By: Sean Valle
A “Simple Agreement for Future Equity” (SAFE) is a common way for startups and other early-stage companies to raise money from investors. A SAFE investment will typically convert into a company’s preferred stock during the next “qualified financing” where the company sells preferred stock to cash investors (e.g., a Series Seed or Series A fundraising round). The number of shares a SAFE holder receives depends on several factors, including a conversion discount (sometimes called a discount rate or discount percentage) (if any), a valuation cap (if any), and whether the valuation cap is “pre-money” or “post-money.” With all these moving pieces, it’s no wonder that a “simple” agreement can be so confusing and complicated.
This blog post explores that distinction between pre-money and post-money SAFEs. This subtle distinction is probably the most confusing part of a SAFE, and it can significantly impact the amount of equity that founders give up by raising capital using SAFEs.
As a preliminary note, pre-money and post-money SAFEs are only fundamentally different if the SAFEs convert using a “valuation cap.” Pre and Post Money SAFEs that convert on a discount are otherwise essentially the same. Both types of SAFEs can include conversion discounts percentages (discount rates), most-favored nation (MFN) provisions, and/or pro-rata rights for investors. The difference is in how you calculate the number of shares that a SAFE holder receives in a conversion event that triggers the valuation cap. If a SAFE converts based on a conversion discount rate, the pre-money/post-money distinction has zero impact on the conversion calculation.
When a SAFE converts based on a valuation cap calculation, we use the “company capitalization” to calculate a price per share, and that price per share informs us how many shares each investment converts into. The price per share is equal to the valuation cap divided by the company capitalization. A company’s capitalization is the measure of its existing ownership and includes things like the current common stock issued to founders, option grants, and potential increases to the option pool. How we calculate the company capitalization is important because it is the denominator in the price per share equation: a larger capitalization means a lower price per share. A lower price per share means an investor receives more shares for their investment.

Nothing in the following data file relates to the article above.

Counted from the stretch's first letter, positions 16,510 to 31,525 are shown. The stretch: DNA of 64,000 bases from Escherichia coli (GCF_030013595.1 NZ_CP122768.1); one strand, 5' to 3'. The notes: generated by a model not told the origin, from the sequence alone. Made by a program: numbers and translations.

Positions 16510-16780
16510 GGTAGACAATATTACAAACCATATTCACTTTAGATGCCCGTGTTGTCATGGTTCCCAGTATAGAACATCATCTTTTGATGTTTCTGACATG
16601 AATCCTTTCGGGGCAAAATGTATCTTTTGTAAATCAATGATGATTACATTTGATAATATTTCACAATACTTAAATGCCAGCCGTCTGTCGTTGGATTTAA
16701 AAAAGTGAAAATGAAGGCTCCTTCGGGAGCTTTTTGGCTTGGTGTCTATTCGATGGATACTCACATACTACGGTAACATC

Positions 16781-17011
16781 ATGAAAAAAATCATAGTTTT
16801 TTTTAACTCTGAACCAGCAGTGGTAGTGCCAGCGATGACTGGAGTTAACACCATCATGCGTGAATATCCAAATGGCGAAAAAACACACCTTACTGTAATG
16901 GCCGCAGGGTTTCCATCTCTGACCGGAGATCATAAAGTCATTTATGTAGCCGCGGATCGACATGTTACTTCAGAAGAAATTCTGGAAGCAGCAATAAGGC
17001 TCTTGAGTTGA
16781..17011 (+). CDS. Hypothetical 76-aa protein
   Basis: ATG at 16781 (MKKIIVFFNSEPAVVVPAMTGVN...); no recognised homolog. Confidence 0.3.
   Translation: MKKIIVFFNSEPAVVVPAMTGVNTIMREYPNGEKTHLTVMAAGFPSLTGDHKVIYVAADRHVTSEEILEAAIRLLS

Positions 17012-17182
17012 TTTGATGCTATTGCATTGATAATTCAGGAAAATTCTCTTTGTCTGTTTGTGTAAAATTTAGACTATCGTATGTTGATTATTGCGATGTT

In a pre-money SAFE, the definition of “company capitalization” excludes the shares issued upon conversion of any SAFEs (and convertible notes). In contrast, with a post-money SAFE, the company capitalization includes the shares issued upon conversion of all the SAFEs (and convertible notes), whether or not other SAFEs are sold before or after an investor purchases their SAFE. The effect here is that pre-money SAFE holders essentially dilute each other, and a pre-money SAFE will often convert into less shares than a post-money SAFE with the same valuation cap.
Here’s an example of how this calculation works. Imagine an investor contributes $1,000,000 to a startup using a SAFE with a $10,000,000 valuation cap. If the SAFE is “post-money”, the investor will receive 10% of the company upon conversion immediately before the Series A investors come in. This is because the price per share used to convert the SAFE is based on a “company capitalization” inclusive of the eventual shares that the SAFE holders (or convertible holders) eventually receive (which involves complex circular formulas in Excel). The result is that the SAFE holder is not be diluted by the conversion of the other SAFEs. Instead, the founders (and other existing stockholders) get diluted more and more to make room for each SAFE holder. Conversely, with a “pre-money” SAFE, we wouldn’t be able to calculate the SAFE holder’s ownership without knowing other details about SAFE contributions and details about the Series A round. The founders and the SAFE holders would all be diluted to make room for all SAFE holders. Regardless of whether it is a pre or post money SAFE, after the SAFE holders receive their shares, the new Series A investors would come in and dilute all stockholders (including the converted SAFE holders); everyone’s shares are diluted in order to give the Series A investors a stake in the company.
Post-money SAFEs are understandably appealing to investors, but they’re often not the best solution for everyone involved in a startup. SAFE investors will enjoy the certainty of a fixed ownership stake prior to Series A investors joining a cap table. But founders may (and should) be wary to sell SAFEs with fixed ownership percentages, because the founders and other existing stockholders will bear additional dilution to account for the conversion of the company’s outstanding SAFEs into shares of stock.
Picture on the top is by Pixabay and is in the public domain.
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